Monday, September 30, 2013

Homestead Chore # 10 (Milking Time & Potential Hazards)

Milking here on the farm has been going on now for 4 years, on and off.  The only time we weren't milking were the times she had to be dried up when she was due to calve and for her second pregnancy.. It really is a farm chore.

When milking you start with the grain the cow will be eating while you milk and a clean stainless steal bucket for the milk. You can use other kinds of buckets but the stainless/seamless steal buckets are much nicer when cleaning times comes and they hold less germs than a plastic one can.

First I tie her up and give her the grains to keep her occupied while I clean her before the milking begins.

You then start the milking. Wait! Why is the ground all wet? Well, AnnaBelle decided that she had to release her bodily fluids just as I started milking her. You can bet after all of these years I *know* when she is going to do it and have learned to move really fast before I get sprayed down along with everything else. Let me tell you something too, WHEN A COW URINATES, its not a trinkle but a full fledged flood. 

Thankfully, that doesn't happen too often!

I now have to stop everything and get several 5 gallon buckets to wash the floor free of the flood she has made. And wash her teats and udder down again too.

I don't keep the milk either. I won't take a chance on what may have gotten into the steal bucket so I get the grain bucket and finish the milking. That milk will go to the pig (it's clean milk but the it's not the bucket I prefer.)

Notice the milk coming out by itself? She was ready to drop that milk with or without my help.

Finishing the milking myself. 

This is the little bit I got before the *accident*.

After the milking I spray *fight bac.* on her teats to prevent germs from enter her. Let her go, and commence to feeding the pig.

Another farm chore done for the day. Until the next morning. 365 days a year morning and night. Ready for a cow?


Matthew 6:33


  1. I love reading your blog. I am a missionary in Romania, we started with chickens and a garden a few years ago, and we live on 2 acres and are hoping this year to expand to have a cow. We don't have any kind of barn and I was wondering what you would recommend for a structure to house our cow? Does it need to have cement slab, how big, must haves, or things you wish you had, etc. We have a climate similar to the midwest, hot summer and cold winters. We appreciate any advice!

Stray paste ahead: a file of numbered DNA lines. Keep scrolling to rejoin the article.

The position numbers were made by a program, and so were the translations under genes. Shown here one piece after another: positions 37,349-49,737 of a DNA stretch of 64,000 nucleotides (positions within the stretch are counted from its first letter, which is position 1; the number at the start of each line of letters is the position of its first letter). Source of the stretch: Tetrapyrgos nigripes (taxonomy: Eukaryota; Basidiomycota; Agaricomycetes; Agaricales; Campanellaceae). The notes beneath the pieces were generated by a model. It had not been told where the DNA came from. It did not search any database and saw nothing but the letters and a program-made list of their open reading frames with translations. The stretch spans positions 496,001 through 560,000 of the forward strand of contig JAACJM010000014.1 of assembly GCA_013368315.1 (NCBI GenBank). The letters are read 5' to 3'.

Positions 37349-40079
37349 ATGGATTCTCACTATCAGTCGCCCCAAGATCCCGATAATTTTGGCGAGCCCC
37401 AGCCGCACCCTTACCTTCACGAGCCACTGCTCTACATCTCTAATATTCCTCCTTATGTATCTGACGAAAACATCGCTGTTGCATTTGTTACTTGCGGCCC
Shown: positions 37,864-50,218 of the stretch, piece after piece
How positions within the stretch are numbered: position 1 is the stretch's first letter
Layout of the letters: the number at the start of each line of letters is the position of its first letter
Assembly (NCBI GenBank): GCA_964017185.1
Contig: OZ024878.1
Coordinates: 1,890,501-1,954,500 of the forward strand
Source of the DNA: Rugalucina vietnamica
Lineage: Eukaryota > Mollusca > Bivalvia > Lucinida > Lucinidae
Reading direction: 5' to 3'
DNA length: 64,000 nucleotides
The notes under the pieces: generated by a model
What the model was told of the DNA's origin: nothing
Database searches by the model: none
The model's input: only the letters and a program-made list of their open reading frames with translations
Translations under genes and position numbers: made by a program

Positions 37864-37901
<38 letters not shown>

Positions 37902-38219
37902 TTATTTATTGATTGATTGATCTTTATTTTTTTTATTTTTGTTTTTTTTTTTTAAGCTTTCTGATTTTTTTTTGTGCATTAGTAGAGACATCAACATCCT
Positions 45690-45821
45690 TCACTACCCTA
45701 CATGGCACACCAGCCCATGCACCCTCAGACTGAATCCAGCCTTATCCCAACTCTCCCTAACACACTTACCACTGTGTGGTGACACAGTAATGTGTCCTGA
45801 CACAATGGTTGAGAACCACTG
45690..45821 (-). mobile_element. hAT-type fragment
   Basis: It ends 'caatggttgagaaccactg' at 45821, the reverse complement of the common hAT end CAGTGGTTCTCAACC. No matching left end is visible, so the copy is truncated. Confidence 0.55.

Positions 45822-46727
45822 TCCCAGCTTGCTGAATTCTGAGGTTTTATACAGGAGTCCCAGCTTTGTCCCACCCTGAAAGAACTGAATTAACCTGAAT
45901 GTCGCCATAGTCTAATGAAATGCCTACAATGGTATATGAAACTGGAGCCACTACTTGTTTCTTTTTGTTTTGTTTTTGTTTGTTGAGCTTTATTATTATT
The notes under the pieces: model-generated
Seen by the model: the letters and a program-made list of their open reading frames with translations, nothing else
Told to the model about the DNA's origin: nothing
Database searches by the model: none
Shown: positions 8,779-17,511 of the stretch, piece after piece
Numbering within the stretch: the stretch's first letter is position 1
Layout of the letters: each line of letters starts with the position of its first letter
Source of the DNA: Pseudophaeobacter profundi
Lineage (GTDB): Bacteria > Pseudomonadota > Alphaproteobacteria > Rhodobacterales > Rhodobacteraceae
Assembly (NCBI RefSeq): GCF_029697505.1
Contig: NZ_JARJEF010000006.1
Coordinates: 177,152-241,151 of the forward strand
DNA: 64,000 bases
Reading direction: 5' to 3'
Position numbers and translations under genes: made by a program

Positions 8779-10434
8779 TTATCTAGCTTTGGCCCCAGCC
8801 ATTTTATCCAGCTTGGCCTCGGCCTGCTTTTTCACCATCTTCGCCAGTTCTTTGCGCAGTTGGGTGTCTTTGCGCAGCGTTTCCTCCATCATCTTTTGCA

1. I appreciate your kind comments. AnnaBelle has what I call a *loafing shed* just 3 sides of sheet metal with a roof. It is in her pen which is all dirt.

      The*milking shed* is still not complete after 2 years, But it does have a concrete floor which makes for easier cleaning after milking. If you look at the blog, you can get an idea of what it looks like and how big it is.

      Before the *milking shed* we milked her tied to a tree and that was for 3 1/2 years. She is a good cow, so we could get away with not having to use a stall.

      We live in a very moderate climate. Rarely any snow. VERY hot and humid during the summer months. If we lived in a colder climate, I know we would have to make sure AnnaBelle's shed was more weather tight.

      Taking care of AnnaBelle is relatively easy once you get into a routine. (And AnnaBelle LOVES routine- as do most cows, from what I have read.)

      The biggest part of taking care of a cow is medicating her when she get sick. Learning to give a cow a shot is an experience one NEVER forgets ;-)

      Cleanliness is vital to ensure the cow stays healthy and to ensure you get clean quality milk.

      Hope this helps! I may try and post a more detailed list for those who may be thinking of getting a cow.

      It sure has been a learning experience for us, but a BIG blessing as well ;-)

      Bless you and your ministry in Sweet JESUS's name!

      Matthew 6:33